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How Real is That Smile- Mood Effects on Accepting or Rejecting the Veracity of Emotional Facial Expressions

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A Journal About Smile and Mood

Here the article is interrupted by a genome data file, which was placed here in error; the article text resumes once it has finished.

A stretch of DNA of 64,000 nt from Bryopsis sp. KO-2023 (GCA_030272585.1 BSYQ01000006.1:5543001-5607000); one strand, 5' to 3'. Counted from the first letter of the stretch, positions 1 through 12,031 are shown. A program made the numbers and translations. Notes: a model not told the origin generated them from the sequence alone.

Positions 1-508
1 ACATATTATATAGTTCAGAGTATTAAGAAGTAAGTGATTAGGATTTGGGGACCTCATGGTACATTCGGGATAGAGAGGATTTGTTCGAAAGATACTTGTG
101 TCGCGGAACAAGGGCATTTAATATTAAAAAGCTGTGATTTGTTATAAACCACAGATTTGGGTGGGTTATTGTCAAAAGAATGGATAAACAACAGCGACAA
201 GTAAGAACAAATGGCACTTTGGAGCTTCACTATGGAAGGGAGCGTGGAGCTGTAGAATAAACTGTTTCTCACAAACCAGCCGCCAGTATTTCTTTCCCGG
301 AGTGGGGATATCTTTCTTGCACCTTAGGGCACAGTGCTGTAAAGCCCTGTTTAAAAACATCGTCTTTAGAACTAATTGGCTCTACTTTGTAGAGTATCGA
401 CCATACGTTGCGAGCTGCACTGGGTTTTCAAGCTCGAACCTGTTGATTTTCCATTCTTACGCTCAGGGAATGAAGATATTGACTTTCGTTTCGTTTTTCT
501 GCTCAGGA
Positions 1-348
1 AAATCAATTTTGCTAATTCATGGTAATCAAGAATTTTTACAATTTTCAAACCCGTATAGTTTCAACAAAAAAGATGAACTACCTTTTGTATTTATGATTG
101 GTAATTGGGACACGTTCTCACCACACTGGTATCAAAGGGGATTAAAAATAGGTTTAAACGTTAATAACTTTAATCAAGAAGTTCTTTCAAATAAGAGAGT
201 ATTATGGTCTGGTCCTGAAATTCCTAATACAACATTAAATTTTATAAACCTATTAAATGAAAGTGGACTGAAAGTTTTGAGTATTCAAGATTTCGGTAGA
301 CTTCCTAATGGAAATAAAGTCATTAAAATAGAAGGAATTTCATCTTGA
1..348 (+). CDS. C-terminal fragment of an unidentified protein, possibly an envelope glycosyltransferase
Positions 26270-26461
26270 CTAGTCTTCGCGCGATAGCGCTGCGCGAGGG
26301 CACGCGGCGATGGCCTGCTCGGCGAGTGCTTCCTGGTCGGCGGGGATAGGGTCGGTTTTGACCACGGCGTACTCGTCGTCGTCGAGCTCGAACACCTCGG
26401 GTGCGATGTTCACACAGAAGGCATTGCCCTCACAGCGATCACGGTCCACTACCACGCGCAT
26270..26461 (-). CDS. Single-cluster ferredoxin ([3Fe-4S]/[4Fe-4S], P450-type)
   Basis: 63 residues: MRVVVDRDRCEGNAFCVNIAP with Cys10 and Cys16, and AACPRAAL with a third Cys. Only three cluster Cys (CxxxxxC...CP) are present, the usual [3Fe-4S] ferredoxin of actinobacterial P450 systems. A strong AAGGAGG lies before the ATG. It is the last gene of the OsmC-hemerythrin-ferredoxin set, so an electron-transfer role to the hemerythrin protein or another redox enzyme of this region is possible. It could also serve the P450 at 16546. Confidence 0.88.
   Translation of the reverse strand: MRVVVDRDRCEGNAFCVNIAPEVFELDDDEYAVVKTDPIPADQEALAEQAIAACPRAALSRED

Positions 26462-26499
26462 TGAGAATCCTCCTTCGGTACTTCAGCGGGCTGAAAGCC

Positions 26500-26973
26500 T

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  ORIGINAL PAPER How Real is that Smile? Mood Effects on Acceptingor Rejecting the Veracity of Emotional FacialExpressions Joseph P. Forgas   Rebekah East Published online: 9 April 2008   Springer Science+Business Media, LLC 2008 Abstract  Does mood influence people’s tendency to accept observed facial expressionsas genuine? Based on recent theories of affect and cognition, two experiments predictedand found that negative mood increased and positive mood decreased people’s skepticismabout the genuineness of facial expressions. After a mood induction, participants viewedimages of faces displaying (a) positive, neutral, and negative expressions (Exp. 1), or (b)displays of six specific emotions (Exp. 2). Judgments of genuineness, valence, and con-fidence ratings were collected. As predicted, positive affect increased, and negative affectdecreased the perceived genuineness of facial expressions, and there was some evidencefor affect-congruence in judgments. The relevance of these findings for everyday non-verbal communication and strategic interpersonal behavior are considered, and theirimplications for recent affect-cognition theories are discussed. Keywords  Affect    Facial expressions of emotion    Skepticism Introduction Deciding whether a facial display is genuine or deceptive is a common yet difficult task ineveryday social life (Jones 1964). Surprisingly, we still know very little about how moodsmay influence people’s skepticism about nonverbal displays, and their willingness toaccept or reject observed displays as genuine. This is all the more surprising, as decisionsabout the authenticity of the affective displays of a romantic partner, a friend, a child or anemployee are important tasks that are loaded with personal significance. Indeed, errors indecoding facial expressions seem to be associated with reduced relationship outcomes andgreater depression (Bouhuys et al. 1996; Carton et al. 1999). However, as emotional facial expressions may also be faked, social actors must becareful to monitor the veracity and plausibility of the nonverbal displays they observe. Theacceptance of a faked facial display can be just as problematic as the rejection of a genuine J. P. Forgas ( & )    R. EastSchool of Psychology, University of New South Wales, Sydney 2052, Australiae-mail: jp.forgas@unsw.edu.au  1 3 J Nonverbal Behav (2008) 32:157–170DOI 10.1007/s10919-008-0050-1  one. Does temporary mood influence people’s willingness to accept observed displays asgenuine? For example, are happy persons more trusting of nonverbal displays than are sadpeople? Although there has been some work on the effects of mood on the perceivedvalence, quality, and intensity of facial expressions (Bouhuys et al. 1995; Schiffenbauer1974), there has been little prior work on the effects of mood on the perceived genuinenessof facial displays. Exploring this issue is the primary aim of this paper.Decoding Emotional ExpressionsSince the early theorizing of Darwin, researchers have recognized that facial expressions of emotion serve an important interpersonal function, as universal cross-cultural signalsindicating positive and negative feelings, attitudes, and intentions (Darwin 1872; Ekman1972). But how do we decide if an observed facial expression is genuine? Knowing whento accept or doubt nonverbal displays is of critical importance in everyday social life,including such applied domains as forensic, judicial, and investigative practice (Ciarrochi,Forgas and Mayer 2001). People seem able to differentiate between honest and deceptivecommunications at a level significantly, but only slightly above chance (Bond and DePaulo2006; Kraut 1980). There are a number of reasons why people are generally poor at detecting dishonest communications (Levine et al. 1999), including the fact that no simplebehavioral cues exist that infallibly indicate deception (Bond and DePaulo 2006; DePauloet al. 2003).Given the highly constructive and interpretive nature of social judgments in general, andthe decoding of nonverbal messages in particular (Asch 1946; Forgas et al. 1984), judg- ments about the veracity of facial displays are likely to be susceptible to a variety of internal and situational influences. Although there has been much interest in the accuracyat decoding facial expressions, 1 there has been little prior research on the influence of mood on the perceived  genuineness  of facial displays. The current experiments extendrecent work on affect and social cognition to the new domain of decoding nonverbal facialdisplays, and will explore the influence of mood on the acceptance or rejection of facialexpressions of emotion as genuine.Evaluating the genuineness of others’ communications is subject to a number of sys-tematic errors, such as a pervasive positivity or ‘‘truth bias’’. The tendency to assume thatothers are truthful may prevent people from actively searching for cues to deception and soreduces detection accuracy (McCornack and Parks 1986). Further, there is an additionalbias to interpret observed communications as reflecting genuine dispositions (a corre-spondence bias; DePaulo 1992). As a consequence, people more often than not arepredisposed to accept displays of emotion at face value. To what extent do changes in theinternal states of the perceiver, such as moods, influence perceptions of nonverbalauthenticity? Based on recent research on affect and social cognition, we predict that moodmay influence both the truth bias, and the incidence of the fundamental attribution error.Thus, happy people are more likely to form positive, lenient, and optimistic inferencesabout inherently ambiguous social information (Forgas 1995, 2002; Forgas et al. 1984), resulting in the greater acceptance of facial displays as genuine. Further, happy personsare also more likely to commit the fundamental attribution error than are sad people 1 It should be noted that no claim is made here about the effects of mood on the actual accuracy of judges indetecting real vs. fake facial expressions. As all facial expressions were posed, the focus of this paper is onthe effects of mood on judges’  inclination  to accept, or reject observed facial expressions as genuine.158 J Nonverbal Behav (2008) 32:157–170  1 3  (Forgas 1998), leading to a greater correspondence bias in positive mood and the greateracceptance of facial displays as reflecting genuine dispositions.Affect and the Decoding of Nonverbal SignalsOur interest here is in the effects of moods rather than distinct emotions on the acceptanceor rejection of facial displays, as subconscious moods often have more uniform, enduringand reliable cognitive and behavioral consequences than is the case with highly context-specific emotions (Forgas 2006). We may define moods as low-intensity, diffuse, andrelatively enduring affective states without a salient antecedent cause and therefore littlecognitive content, whereas emotions are more intense, short-lived, and usually have adefinite cause and clear cognitive content (Forgas 1995, 2002). Existing research mainly looked at the effects of moods on the perceived  quality ( valence ) and  intensity  of others’ facial expressions (Bouhuys et al. 1995; Terwogt et al.1991) but not the  genuineness and veracity  of facial expressions. For example, Bouhuyset al. (1995) found that listening to depressing or elating music influenced perceptions, asdepressed subjects perceived more rejection/sadness in ambiguous faces. Similar resultswere reported by Schiffenbauer (1974) and Terwogt et al. (1991) suggesting that people are inclined to perceive faces in a mood-congruent manner. Numerous studies also lookedat facial perception in clinical populations, and found that a poor ability to decode facialsignals seems associated with depression and reduced relationship well-being (Bouhuyset al. 1996; Carton et al. 1999). It is not entirely clear how these findings may apply to people’s perception of the genuineness  of observed facial expressions, and their acceptance or rejection of the dis-plays as real. However, to the extent that depressed mood seems to amplify a negative biasin the perception of faces (Bouhuys et al. 1999), we may expect that negative mood mayalso increase skepticism and the rejection of facial expressions as faked and not genuine.What are the cognitive mechanisms that may produce such an outcome? Recent affect-cognition theories identify two distinct psychological mechanisms that should producemood effects on social judgments in general, and judgments about trust and deception inparticular: (1)  informational mechanisms  (when mood influences the content of cognition),and (2)  processing effects  (when mood influences the process of cognition).  Informational Effects Moods may influence judgments by selectively  priming  information that is associativelylinked to the current mood state within a network of memory representations (Bower 1981;Forgas 1995). Thus, positive mood should prime a more positive, trusting evaluation of afacial display, and negative mood should prime greater skepticism and rejection. Consis-tent with the affect-priming model, numerous studies found a mood-congruent bias in theway people form judgments about others and themselves (Bless and Fiedler 2006; Fiedler2001; Forgas 1994, 1995; Forgas et al. 1984; Niedenthal et al. 2000). Recent theories of  affect and cognition such as the Affect Infusion Model (AIM; Forgas 1995, 2002) spe- cifically predict that affect congruence should be greatest when a more elaborate,constructive processing strategy is required to perform a task, as would be the case withveracity and genuineness judgments (Fiedler 2001; Forgas 1995; Sedikides 1995). Because veracity judgments typically require judges to go beyond the information given (Bond andDePaulo 2006; Kraut 1980; O’Sullivan 2003), we may expect a mood-congruent bias in such judgments, leading to the more critical and negative assessment of facial displays as J Nonverbal Behav (2008) 32:157–170 159  1 3  faked in negative mood, reducing the well-known ‘truth bias’ by sad judges (McCornack and Parks 1986). Processing Effects of Mood  In addition to the mood-congruent informational effects, moods may also impact  how information is processed (  processing effects ). People in a positive mood tend to adopt amore assimilative, top-down processing style, while people in a negative mood tend toprocess external information in a more attentive, externally focused, accommodativemanner (Bless 2001; Fiedler 2001). Consistent with this prediction, people in a negative mood process external information more systematically (Bless et al. 1987; Fiedler et al.1992), leading to the reduction of some judgmental errors (Forgas 1998), and improved accuracy in eyewitness recollections (Forgas et al. 2005). It is just this kind of externallyfocused processing style that should be effective in reducing the fundamental attributionbias and the common ‘truth bias’ and should thus lead to the more skeptical and distrustfulevaluation of interpersonal communications (Bless 2001; Fiedler 2001). The Present ResearchWhen applied to veracity judgments, both cognitive mechanisms described above suggestthat negative mood should increase skepticism and the rejection of facial displays, andpositive mood should produce greater credulity and the acceptance of the displays asgenuine. Accordingly we expected that negative moods should produce more critical,skeptical, and pessimistic judgments ( an informational effect  ), and should also promote amore attentive information processing style likely to increase skepticism about the genu-ineness facial displays (a  processing effect  ). In contrast, happy people should be morelikely to accept facial displays as truthful (McCornack and Parks 1986). Experiment 1 Experiment 1 was designed as an initial exploration of mood effects on the perceivedgenuineness of facial expressions.Method Overview and Design Participantsfirstreceivedafalse-feedbackmoodinduction(beingtoldthattheyhavedonewellor badly on an anagram task), and then rated the genuineness of positive, neutral and negativefacial expressions. The experiment involved a 2 (mood: positive, negative) 9  2 (emotionalexpression: positive, neutral, negative) factorial design with repeated measures on the secondfactor.Participantswere40(21womenand19men)studentswithanaverageageof20.7 years.  Materials: The Facial Stimuli Six different stimulus pictures (3 men and 3 women) were selected from headshots of professional actors instructed to display positive, neutral, or negative moods. Pilot tests(  N   =  23) reveled that the positive, neutral, and negative faces were indeed perceived as 160 J Nonverbal Behav (2008) 32:157–170  1 3